An item on last night’s news told of how an unaccompanied 11-year-old child, without benefit of identification, ticket or boarding pass, was able to pass through a UK airport’s entire security network and board a plane bound for Italy. It made me wonder about all of the energy that our clients put into obtaining proper travel authorizations for their travelling children!
As everyone knows, or thinks they know, some form of written permission is required whenever a child is travelling by air or internationally, and not in the company of both parents. The underlying concept is to provide some assurance to the airline or border crossing guard that the child in question is legally in the custody of the accompanying adult and is not being abducted.
An inquiry from a client, whose teenage daughter was about to travel internationally unaccompanied, lead us to turn our mind to what the true requirements for parental consent in such circumstances are. I know that I used to travel internationally quite routinely from age 15 onwards, with nary a whiff of parental consent, but I suppose those were simpler times (and how far can you get in a bi-plane anyway?).
The problem begins with the fact that there are no rules per se about what is required in the nature of the travel authorization, and there are no prescribed or statutory forms, so everyone is pretty well left to their own devices. Many parents arrive at our office with a hand-scrawled note, which we duly notarize. Pity they didn’t take the time to visit our website, since we have created a downloadable form, which includes information that we think a proper authorization should have.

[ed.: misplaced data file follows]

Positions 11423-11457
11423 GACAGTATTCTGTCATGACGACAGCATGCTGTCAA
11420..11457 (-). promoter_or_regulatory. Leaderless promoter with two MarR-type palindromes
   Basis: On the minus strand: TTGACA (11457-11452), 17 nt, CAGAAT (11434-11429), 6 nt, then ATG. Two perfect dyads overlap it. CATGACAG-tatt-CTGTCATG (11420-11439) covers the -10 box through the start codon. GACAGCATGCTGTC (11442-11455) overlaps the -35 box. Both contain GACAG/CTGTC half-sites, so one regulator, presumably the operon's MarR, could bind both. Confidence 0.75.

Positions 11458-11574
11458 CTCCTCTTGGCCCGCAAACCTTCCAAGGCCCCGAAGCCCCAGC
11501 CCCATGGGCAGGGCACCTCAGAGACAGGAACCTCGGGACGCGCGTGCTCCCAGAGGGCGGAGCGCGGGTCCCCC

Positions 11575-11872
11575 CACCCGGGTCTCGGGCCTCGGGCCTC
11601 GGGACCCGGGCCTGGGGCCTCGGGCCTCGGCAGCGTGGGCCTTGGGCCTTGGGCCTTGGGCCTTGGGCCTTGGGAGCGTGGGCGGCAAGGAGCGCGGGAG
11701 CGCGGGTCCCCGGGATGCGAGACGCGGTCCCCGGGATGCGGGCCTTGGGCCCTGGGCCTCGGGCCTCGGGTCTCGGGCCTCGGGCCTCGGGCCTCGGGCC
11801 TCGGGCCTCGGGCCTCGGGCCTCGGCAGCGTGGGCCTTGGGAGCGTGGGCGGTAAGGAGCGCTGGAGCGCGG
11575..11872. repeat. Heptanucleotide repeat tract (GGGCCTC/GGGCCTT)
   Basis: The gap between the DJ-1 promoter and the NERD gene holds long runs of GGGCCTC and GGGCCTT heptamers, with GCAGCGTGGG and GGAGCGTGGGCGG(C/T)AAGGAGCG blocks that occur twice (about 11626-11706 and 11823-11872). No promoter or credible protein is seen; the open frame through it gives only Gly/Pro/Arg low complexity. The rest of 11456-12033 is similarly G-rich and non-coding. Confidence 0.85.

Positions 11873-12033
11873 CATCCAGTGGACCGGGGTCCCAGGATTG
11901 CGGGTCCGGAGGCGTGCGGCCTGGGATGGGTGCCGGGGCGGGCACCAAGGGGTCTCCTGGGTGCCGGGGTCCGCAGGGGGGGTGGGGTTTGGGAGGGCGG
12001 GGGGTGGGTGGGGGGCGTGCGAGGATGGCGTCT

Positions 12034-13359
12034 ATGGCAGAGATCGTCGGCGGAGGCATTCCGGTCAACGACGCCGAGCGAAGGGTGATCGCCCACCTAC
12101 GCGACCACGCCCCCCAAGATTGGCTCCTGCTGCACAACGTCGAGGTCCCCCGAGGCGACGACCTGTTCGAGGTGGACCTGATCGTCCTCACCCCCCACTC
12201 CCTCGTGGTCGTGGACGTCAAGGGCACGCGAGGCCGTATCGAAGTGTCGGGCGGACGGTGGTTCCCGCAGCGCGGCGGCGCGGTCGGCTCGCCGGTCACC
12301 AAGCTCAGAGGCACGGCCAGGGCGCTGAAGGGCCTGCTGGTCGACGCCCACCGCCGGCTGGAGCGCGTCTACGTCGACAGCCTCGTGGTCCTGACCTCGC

We are often asked to give our opinion as to whether a particular form of authorization will be adequate, and unfortunately, and to the frustration of our clients we have to demur, there is no prescribed form and no benchmark as to what constitutes a proper travel authorization. One government website offers a curious form of authorization that doesn’t appear to require notarization by the authorizing parents, but does require the signature of the accompanying adult, resulting in at least one missed flight, when an airline attendant refused to accept an authorization without the embossed notarial seal.
Part of the problem is that the gatekeepers of the system are not government agents but rather the airlines, who are tasked with verifying the identities and status of all of their passengers, so the person scrutinizing the travel authorization is not a government official, but rather a harried airline stewardess trying to quickly embark an unruly mob of tourists onto aircraft.
So where does that leave our unaccompanied teenager about to embark on a solo adventure in Europe? Well frankly we are not sure; legally she should be good to go – she has a passport and is old enough to fly unaccompanied according to airline regulations, but can she (and need she) convince the airline clerk at the boarding gate that her parents have authorized the trip? We erred on the side of caution and notarized the authorization.